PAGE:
Gay rights advocates in Boulder County were celebrating Wednesday before many had even had their morning coffee, with two decisions from the U.S. Supreme Court seen as historic victories for advocates of same-sex marriage.
"I'm just sitting here, thrilled -- thrilled, and happy, and wondering what the next steps will bring," former Boulder County clerk Clela Rorex said. "There's a lot of states where the fight's going to continue, but they (states opposing same-sex marriage) don't have much of a legal leg to stand on now."
Rorex long has stood as a seminal figure in the gay rights history in Boulder County -- although she is, herself, heterosexual. It was as a newly elected county clerk in Boulder County in 1975 that Rorex gained international attention by issuing roughly a half-dozen same-sex marriage licenses, before she was persuaded to cease doing so by an opinion issued by the Colorado Attorney General's Office.
She said she did so not through any determination to make history or push boundaries as a gay rights advocate, but, rather, simply because she believed it was the right thing to do and she saw nothing in the law forbidding it.
"I think for me it is seeing something that I believe is a simple issue of right versus wrong," said Rorex, now 69 and living in Longmont. "I certainly wasn't a constitutional attorney at the time I issued same-sex marriage licenses, but as I grew into that decision, my feeling always was that this cannot be constitutional.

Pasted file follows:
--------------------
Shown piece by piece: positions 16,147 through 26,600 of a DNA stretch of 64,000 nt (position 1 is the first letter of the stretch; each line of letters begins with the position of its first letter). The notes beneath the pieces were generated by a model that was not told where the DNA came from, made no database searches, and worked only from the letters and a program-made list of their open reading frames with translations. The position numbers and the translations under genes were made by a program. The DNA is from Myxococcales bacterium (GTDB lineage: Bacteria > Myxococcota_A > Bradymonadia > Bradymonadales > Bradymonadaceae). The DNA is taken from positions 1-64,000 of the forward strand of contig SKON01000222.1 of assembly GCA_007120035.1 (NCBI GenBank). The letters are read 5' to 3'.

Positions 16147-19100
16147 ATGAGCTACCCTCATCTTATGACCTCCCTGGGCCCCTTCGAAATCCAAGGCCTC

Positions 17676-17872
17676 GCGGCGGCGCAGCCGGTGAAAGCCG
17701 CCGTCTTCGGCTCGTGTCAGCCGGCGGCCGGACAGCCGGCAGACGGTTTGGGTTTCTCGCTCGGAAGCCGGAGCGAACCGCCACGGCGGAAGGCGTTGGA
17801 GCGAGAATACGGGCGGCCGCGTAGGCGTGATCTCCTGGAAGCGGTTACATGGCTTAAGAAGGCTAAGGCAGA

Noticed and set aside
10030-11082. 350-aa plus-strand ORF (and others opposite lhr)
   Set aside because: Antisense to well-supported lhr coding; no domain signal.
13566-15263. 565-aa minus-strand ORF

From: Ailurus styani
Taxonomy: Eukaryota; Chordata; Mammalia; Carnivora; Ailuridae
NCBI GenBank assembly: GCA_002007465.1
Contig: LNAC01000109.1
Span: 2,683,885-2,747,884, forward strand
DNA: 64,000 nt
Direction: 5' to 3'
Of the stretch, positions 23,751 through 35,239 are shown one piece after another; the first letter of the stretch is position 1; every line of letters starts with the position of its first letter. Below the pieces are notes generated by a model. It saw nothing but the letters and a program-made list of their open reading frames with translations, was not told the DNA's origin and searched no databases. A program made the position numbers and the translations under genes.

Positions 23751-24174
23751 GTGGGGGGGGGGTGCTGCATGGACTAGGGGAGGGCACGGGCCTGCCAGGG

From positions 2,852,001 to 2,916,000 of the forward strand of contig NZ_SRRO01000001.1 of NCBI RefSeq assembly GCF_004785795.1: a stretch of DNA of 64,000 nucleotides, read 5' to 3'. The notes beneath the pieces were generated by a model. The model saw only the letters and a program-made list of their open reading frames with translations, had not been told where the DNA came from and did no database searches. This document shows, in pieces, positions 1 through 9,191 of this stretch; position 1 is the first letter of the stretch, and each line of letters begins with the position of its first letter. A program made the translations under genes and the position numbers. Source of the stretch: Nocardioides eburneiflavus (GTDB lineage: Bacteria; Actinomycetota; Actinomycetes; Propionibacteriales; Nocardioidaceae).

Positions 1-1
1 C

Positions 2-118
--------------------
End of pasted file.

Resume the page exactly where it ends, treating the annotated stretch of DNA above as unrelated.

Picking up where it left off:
"Today we have an answer."
The Supreme Court cleared the way for same-sex marriage in California by holding that defenders of that state's gay marriage ban did not have the right to appeal lower court rulings striking down the ban.
The court's 5-4 vote leaves in place the initial trial court declaration that the ban is unconstitutional. California officials are expected to rely on that ruling to allow the resumption of same-sex unions in roughly one month's time. The high court itself did not address the validity of gay marriage bans in California and roughly three dozen other states.
Colorado has a constitutional amendment, passed by voters in 2006, that defines marriage as a union between a man and a woman. In order to strike down Amendment 43, the Colorado Legislature would require a two-thirds majority in both the House and the Senate to then put the question before the voters, or a vote could be put on the ballot by way of a petition initiative supported by adequate signatures of registered voters.
Such a vote could only take place during even-numbered years, according to Boulder attorney Jodi Martin, who specializes in issues facing the LGBT community.
'Colorado will step up'
In the other decision announced by the Supreme Court on Wednesday, justices also struck down a provision of the federal Defense of Marriage Act, which had prevented same-sex couples from receiving a range of tax, retirement and health benefits generally available to married people. That vote was also 5-4.